We, like the rest of the Internet, had a very good time cracking jokes about the giant tablets on display in Fox News' pseudo-futuristic vision of a newsroom. But as absurd as it may seem, there's a reason television news resorts to gimmicks, high tech or otherwise, to get viewers' attention.

For the most part, all television news outlets are competing with others that have the same set of facts, so standing out from their competition can be hard. There are some situations where this isn't the case -- like international breaking news where one organization might have the best on the ground video -- but on stories of the day or, say, election night coverage, most outlets will have the same factual information to disperse. So how can they convince viewers they are the network to watch?

Some have dealt with this by relying heavily on commentary, or introducing an ideological angle to their news coverage that attracts a certain political demographic. Arguably, CNN has done to most among the cable news channels to avoid that tactic. So unsurprisingly, CNN seems to be responsible for more than its fair share of the zany high tech gimmicks aimed at entertaining viewers. Here are a few of the most outlandish tech attempts television news has made to attract audiences.

1. Fox has giant tablets

Obviously, these weren't going to escape a mention. The tablets look absurd -- like iPads made for giants. And they don't seem to serve any legitimate news-gathering purpose.

2. CNN used LEDs to "exclusively display" electoral results atop the Empire State Building

In 2012 CNN used a "state-of-the-art dynamic lighting system" featuring LED panels to light up the tower of the Empire State Building with real-time updates on the electoral college results. Admittedly, it's not the first time the building was used to help spread the word about a presidential election -- a "simple searchlight" was used to announce FDR's victory in 1932. But it's honestly hard to imagine that there were New Yorkers so desperate for news about the election they decided to gaze at their skyline in search of answers.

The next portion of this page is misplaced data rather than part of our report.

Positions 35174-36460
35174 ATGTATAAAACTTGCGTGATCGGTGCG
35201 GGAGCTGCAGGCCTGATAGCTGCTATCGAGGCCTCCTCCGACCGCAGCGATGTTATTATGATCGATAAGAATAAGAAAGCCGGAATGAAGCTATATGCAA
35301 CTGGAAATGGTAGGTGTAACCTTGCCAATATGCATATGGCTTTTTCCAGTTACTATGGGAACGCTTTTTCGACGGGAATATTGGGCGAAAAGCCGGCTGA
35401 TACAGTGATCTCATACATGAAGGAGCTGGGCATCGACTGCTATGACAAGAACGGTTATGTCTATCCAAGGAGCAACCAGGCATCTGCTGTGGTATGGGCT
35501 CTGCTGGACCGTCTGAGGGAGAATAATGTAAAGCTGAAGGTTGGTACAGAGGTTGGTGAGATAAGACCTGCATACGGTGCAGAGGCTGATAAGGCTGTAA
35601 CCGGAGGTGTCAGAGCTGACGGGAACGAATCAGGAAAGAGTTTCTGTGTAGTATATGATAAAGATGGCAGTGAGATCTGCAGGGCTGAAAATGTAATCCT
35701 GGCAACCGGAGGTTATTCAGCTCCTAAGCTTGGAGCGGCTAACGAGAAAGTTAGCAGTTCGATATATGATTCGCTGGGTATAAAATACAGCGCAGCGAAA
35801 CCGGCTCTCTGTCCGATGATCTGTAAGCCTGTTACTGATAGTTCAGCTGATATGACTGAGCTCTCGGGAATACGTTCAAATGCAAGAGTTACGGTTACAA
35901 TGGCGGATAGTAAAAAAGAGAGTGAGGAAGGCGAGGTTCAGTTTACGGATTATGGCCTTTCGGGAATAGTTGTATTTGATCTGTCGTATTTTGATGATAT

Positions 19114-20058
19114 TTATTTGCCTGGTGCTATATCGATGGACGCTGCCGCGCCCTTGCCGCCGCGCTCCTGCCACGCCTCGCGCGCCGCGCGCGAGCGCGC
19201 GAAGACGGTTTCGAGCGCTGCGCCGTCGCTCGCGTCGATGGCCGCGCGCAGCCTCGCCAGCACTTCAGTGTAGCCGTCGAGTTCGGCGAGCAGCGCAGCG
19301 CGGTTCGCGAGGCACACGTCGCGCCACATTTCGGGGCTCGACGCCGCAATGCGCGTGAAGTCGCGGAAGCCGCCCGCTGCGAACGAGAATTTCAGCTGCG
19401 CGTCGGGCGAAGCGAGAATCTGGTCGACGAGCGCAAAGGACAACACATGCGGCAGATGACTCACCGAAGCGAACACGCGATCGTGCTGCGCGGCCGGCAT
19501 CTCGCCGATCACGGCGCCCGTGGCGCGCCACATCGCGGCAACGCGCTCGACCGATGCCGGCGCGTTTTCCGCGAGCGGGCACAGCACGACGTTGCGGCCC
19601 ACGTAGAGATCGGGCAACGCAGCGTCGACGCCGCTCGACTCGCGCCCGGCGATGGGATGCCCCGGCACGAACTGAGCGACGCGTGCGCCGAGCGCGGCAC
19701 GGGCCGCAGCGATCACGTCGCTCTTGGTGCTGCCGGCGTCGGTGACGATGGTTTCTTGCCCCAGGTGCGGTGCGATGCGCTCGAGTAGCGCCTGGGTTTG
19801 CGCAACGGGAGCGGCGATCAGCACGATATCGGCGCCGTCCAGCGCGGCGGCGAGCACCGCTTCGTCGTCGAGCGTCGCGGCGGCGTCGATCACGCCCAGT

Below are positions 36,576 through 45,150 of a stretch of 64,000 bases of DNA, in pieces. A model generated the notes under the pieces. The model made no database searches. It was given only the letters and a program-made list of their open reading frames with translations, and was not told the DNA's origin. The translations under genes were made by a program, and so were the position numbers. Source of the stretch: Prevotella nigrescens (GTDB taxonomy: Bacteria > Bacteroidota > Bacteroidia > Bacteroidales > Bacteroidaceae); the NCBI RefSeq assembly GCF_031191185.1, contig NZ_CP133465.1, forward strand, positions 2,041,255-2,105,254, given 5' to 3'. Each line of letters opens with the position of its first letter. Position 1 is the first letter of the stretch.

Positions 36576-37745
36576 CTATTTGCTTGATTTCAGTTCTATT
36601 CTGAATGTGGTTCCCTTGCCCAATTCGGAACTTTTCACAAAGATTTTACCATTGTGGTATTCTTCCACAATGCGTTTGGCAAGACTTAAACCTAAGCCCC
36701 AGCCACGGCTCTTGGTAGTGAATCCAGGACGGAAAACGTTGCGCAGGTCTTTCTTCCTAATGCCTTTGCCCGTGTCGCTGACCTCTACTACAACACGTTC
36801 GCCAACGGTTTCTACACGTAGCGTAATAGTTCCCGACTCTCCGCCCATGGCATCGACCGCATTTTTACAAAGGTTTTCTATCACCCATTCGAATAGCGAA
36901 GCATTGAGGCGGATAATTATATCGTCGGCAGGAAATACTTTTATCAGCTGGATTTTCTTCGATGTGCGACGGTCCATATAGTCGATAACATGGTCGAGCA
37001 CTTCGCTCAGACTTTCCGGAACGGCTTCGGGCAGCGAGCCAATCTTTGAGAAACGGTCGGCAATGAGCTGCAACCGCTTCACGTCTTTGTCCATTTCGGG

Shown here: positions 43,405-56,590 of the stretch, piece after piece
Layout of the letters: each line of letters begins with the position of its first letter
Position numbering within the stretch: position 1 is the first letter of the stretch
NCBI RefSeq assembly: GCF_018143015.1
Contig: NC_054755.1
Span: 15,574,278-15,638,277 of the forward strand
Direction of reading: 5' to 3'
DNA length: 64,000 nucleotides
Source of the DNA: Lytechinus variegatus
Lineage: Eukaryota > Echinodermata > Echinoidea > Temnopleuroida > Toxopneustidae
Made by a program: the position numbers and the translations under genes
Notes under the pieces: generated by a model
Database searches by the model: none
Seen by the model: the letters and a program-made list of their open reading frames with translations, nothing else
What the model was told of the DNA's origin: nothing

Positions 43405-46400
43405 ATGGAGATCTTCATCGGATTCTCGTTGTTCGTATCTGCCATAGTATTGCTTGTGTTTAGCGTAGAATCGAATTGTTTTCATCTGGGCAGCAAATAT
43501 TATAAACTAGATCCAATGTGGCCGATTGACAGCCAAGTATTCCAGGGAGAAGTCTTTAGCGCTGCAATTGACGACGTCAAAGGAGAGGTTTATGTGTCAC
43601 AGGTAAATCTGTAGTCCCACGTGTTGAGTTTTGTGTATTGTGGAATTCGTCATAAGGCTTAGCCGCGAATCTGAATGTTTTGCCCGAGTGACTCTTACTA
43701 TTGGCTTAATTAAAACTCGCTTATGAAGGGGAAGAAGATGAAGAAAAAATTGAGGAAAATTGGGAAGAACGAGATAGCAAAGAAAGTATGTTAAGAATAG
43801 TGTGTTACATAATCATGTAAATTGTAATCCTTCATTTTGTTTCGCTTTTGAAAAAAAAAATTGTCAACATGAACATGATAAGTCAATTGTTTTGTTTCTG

3. CNN's "virtual senate"

Yet another CNN trick from the 2012 election: Using the magic of computer generated imaging, the channel transported commentators to an uncanny valley replica of the U.S. Senate. Because everyone knows that you can't effectively report on Senate elections without walking the aisles of a virtual Senate chamber.

4. ABC's 2012 election LED video floor

The centerpiece of ABC's 2012 election night studio was a huge, circular, high definition LED screen embedded into the floor. During the broadcast, it was used to show graphics, including polling data and maps that could be seen when the cameras panned out, in what ABC was eager to call a "pretty stunning visual." However, the floor screen also failed at a key part of being a floor: You could not stand on it.

5. CNN hologram correspondents 

The "holograms" CNN used in 2008 to beam guests to Wolf Blitzer were a huge disappointment to Star Wars fans -- and they weren't even real holograms, since they were 3-D images edited into footage rather than projected into space. But the real problem with the hologram gimmick is that it didn't add any value to the reporting. In fact, as Don Reisinger at CNET commented at the time, the holograms actually made the reporting less useful because one of the reasons to do a remote broadcast is to give viewers a feel for what is happening on the ground and you lose that by editing out everything but the correspondent.

6. Unnecessary remote satellite interviews

Sometimes remote interviews give viewers added value. But that's not always the case. Remember that time CNN had two people speak with each other via satellite from the same parking lot? Seriously, you could watch the same traffic go by in the background. While the Atlantic Wire lays out some possible reasons for the confusing set up, it seemed a little gratuitous.